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Deportation without representation

Treated like a criminal, without the rights of a criminal.

Jillian Weinbreger/Vox

You hear it in every cop show, in every crime drama: “You have the right to an attorney.”

It’s true. Anyone arrested on a criminal charge in the United States has the right to an attorney, even for an infraction as small as shoplifting, when you’re only facing a small fine or a few months in county jail. No matter the punishment, or the crime, you’re guaranteed a lawyer, even if you’re not a citizen.

But if you’re arrested and brought to immigration court, that’s a whole other story. The stakes are really high; you’re facing deportation, often to some of the most violent countries in the world. Deportation can be a death sentence.

And you are on your own.

The reality of the American immigration legal system is that undocumented immigrants are treated like criminals without the rights guaranteed criminals. Since President Donald Trump took office, more and more immigrants are caught in this system.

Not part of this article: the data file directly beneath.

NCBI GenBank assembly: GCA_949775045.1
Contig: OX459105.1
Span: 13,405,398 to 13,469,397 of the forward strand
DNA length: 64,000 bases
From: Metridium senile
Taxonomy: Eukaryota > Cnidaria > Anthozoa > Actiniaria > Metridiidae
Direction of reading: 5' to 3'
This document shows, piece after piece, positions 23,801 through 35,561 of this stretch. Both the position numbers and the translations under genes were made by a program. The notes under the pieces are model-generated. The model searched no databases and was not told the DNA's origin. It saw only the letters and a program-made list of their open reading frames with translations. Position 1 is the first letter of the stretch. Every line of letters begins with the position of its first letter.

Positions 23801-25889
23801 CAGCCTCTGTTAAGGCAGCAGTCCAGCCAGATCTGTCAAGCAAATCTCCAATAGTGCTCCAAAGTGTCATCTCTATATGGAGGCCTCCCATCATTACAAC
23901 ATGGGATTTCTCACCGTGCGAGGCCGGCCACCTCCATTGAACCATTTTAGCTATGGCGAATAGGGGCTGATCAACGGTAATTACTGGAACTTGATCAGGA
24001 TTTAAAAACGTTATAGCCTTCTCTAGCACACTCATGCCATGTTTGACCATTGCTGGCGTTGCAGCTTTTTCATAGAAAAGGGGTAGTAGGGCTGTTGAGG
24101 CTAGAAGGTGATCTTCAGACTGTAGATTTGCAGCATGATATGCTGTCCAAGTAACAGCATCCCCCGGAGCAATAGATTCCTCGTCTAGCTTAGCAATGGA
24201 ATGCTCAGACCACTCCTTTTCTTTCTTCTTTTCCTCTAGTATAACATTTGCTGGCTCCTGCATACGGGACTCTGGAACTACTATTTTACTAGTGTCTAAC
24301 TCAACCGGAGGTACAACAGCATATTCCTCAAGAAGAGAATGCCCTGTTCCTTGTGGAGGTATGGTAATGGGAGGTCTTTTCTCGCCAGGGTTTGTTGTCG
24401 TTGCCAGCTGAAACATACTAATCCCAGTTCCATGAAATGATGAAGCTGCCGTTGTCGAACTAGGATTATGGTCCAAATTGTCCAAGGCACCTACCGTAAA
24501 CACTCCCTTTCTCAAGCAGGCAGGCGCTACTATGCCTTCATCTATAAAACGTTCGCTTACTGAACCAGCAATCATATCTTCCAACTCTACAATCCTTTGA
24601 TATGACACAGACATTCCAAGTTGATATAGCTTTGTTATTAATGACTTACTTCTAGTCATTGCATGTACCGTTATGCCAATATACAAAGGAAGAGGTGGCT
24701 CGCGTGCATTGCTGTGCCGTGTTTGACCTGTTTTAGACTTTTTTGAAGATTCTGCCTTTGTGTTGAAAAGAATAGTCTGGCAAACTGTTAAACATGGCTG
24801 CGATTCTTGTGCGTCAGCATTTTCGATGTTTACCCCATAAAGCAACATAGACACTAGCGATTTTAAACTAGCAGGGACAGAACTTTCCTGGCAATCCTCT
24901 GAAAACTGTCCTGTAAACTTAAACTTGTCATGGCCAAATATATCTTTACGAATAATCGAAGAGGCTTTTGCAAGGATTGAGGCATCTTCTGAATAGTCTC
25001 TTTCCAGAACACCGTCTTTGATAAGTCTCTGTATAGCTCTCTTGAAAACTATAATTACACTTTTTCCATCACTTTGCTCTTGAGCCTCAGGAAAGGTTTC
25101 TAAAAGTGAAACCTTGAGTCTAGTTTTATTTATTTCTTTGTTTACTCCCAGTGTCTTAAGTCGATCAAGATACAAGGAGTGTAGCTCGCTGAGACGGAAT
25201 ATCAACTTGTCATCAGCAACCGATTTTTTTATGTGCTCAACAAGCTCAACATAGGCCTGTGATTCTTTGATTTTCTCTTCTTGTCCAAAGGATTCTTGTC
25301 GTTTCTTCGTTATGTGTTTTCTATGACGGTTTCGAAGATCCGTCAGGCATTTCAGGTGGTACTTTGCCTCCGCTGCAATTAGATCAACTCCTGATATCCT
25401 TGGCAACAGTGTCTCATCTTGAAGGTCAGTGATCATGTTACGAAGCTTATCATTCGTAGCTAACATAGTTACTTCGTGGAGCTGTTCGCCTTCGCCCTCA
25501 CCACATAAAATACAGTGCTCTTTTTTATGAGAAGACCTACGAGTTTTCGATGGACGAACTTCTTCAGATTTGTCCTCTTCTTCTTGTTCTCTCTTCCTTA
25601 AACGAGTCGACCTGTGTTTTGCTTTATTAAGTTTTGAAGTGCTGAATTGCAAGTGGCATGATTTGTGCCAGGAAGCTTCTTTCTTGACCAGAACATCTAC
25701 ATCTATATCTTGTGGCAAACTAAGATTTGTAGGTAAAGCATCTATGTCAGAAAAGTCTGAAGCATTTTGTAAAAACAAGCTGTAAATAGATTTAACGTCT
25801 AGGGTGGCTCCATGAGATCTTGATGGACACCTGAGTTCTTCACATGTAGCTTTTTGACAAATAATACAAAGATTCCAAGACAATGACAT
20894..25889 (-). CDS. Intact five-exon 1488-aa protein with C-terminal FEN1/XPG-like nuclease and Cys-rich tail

Enter Oakland, California.

While the federal government is trying to deport as many immigrants as possible, Oakland is running a policy experiment to help immigrants stay in their communities. The city is giving as many immigrants as possible attorneys in court, free of charge.

In this episode of the Impact, find out how Oakland pulls this off when the federal government is against them — and how immigrants’ lives change when they get representation.

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